• Give yourself a break and take your time. Building a skill like agency is hard and doesn’t happen overnight. Like strengthening a muscle, it requires practice and repetition. Be patient with yourself and try your best. Remember, it’s okay to not be perfect.
  • Start small every day. Agency is a skill that you develop, you don’t have to decide on the big things, or set all your life goals at once. Start small to build your confidence and become familiar with the process. You can practice by taking five minutes in the morning every day to reflect on your goals, strengths and needs; set a clear intention for the day; think ahead about what you need to do to achieve your goal.
  • Pause. Having agency means taking the time you need to determine your intentions, actions, what you need and decisions that need to be made. There is no rush. Push pause and take the time you need to think or talk to others if you need to.
  • Use your support network. No one is an island. Your support network can help you maximise agency by offering advice and outside insight. They can help you set intentions and reflect on the tools, resources and supports you might need to build your confidence and agency. They are also great cheerleaders and will celebrate successes with you too!
  • Your healthcare team are key! Aside from your family and friends, your healthcare team are the people most invested in your health, wellbeing and agency. If you are struggling to set intentions, think ahead, know what you need, or know what to do to improve something or make a change, talk to them. This way they can provide any information and support to help you to manage your life in the best way.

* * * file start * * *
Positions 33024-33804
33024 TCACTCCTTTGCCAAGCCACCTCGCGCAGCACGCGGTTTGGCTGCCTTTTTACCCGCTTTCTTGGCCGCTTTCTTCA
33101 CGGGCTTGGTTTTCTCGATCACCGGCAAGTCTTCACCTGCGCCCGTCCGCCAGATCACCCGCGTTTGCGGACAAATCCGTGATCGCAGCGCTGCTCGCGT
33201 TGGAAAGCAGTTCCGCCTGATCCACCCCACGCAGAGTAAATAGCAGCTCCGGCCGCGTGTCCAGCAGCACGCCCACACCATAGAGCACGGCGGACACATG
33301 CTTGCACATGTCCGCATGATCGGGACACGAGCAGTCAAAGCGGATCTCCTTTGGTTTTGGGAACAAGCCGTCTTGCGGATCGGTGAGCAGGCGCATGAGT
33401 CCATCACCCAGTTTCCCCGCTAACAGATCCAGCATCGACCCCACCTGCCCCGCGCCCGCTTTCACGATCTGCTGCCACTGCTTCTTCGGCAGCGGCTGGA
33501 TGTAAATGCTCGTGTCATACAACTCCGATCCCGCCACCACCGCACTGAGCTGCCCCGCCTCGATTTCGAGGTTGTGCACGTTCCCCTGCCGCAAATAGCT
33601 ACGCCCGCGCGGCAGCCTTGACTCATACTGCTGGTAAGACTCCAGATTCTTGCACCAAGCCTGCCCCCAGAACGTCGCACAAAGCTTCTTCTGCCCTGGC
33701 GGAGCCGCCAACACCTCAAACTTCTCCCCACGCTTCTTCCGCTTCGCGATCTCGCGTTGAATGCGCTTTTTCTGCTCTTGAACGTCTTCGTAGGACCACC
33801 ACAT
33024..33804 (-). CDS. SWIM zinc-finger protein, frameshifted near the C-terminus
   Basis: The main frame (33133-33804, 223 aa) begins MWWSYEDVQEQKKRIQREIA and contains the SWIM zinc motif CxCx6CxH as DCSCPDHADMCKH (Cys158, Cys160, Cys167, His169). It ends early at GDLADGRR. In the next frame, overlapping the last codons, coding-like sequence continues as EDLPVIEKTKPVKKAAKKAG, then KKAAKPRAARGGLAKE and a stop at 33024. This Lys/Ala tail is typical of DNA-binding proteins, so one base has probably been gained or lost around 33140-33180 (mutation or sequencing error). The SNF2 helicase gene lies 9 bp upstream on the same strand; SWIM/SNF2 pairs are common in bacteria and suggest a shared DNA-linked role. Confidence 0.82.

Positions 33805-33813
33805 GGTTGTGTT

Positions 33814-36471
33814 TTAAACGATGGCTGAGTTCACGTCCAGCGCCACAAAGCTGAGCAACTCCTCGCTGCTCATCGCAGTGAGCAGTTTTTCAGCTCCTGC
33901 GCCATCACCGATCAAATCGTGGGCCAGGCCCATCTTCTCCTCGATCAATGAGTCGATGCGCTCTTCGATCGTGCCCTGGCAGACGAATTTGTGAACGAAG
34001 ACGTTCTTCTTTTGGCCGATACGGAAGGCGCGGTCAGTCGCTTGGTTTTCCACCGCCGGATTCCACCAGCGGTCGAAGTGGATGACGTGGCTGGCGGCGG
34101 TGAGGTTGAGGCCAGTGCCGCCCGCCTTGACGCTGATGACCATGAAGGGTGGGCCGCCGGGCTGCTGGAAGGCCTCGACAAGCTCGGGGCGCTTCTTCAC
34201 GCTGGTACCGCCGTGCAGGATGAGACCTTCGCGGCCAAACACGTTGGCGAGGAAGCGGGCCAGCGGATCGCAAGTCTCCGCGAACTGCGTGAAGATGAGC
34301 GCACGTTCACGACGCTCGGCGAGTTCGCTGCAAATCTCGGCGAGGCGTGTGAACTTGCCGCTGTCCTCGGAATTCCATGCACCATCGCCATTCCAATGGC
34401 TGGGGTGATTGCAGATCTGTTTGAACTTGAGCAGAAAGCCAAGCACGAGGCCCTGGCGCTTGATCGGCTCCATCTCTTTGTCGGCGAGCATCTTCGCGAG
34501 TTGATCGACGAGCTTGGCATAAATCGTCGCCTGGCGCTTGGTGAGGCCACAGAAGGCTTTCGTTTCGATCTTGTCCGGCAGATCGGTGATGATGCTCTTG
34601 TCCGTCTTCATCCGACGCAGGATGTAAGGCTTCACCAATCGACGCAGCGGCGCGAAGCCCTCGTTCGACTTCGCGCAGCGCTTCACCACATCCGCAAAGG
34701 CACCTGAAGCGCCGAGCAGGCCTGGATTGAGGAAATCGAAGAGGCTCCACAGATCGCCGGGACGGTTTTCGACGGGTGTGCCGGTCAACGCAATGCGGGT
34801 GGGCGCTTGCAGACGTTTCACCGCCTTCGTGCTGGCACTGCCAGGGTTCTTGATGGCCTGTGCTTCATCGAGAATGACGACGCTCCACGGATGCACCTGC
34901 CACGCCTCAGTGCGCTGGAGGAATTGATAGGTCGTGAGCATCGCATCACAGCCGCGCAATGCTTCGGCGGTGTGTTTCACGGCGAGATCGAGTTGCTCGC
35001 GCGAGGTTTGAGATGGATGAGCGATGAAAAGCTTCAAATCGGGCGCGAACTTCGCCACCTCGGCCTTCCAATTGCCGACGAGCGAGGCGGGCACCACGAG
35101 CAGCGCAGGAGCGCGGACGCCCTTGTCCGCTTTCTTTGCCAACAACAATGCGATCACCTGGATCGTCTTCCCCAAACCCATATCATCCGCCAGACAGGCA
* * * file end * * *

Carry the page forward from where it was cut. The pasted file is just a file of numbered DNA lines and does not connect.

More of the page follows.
Hints and Tips

See the other LWWCF Insights resources for more topics and strategies to help you to live well. You can use the Living Well Worksheet in partnership with any of these.


This resource was funded and facilitated by Vertex Pharmaceuticals (Australia) and developed by The Med Collective through collaboration with members of the LWWCF initiative Steering Group. We wish to acknowledge the content contribution and intellectual property of Dr Lucy Holland and Maggie Harrigan, and most importantly, the consumer and health professional experts who shared their experience and expertise to develop this work.

The resources in the LWWCF website and resource directory should be used in consultation with your healthcare practitioner or mental health professional.

References used to develop this LWWCF Insights Resource:

1. Bandura A. (1989). Human Agency in Social Cognitive Theory. American Psychologist, 44(9), 1175–1184. 2. Code J. (2020). Agency for learning: Intention, motivation, self-efficacy and self-regulation. Frontiers in Education, 5,doi: 3. Cronly JA., Savage E. (2019). Developing agency in the transition to self-management of cystic fibrosis in young people. Journal of Adolescence, 75, 130–137. 4. Faint NR, Staton JM, Stick SM, Foster JM, Schultz A. (2017). Investigating self‐efficacy, disease knowledge and adherence to treatment in adolescents with cystic fibrosis. Journal of Paediatrics and Child Health, 53(5), 488-493. 5. Holland LR, Hilton J, Cookson K., Heinsch M, Gilligan C, Wark P. (2022). Understanding motivation for Australian adolescents and young adults with cystic fibrosis: Modifiable factors to support self-management. Health and Social Care in the Community, 30(5), e2712-e2723.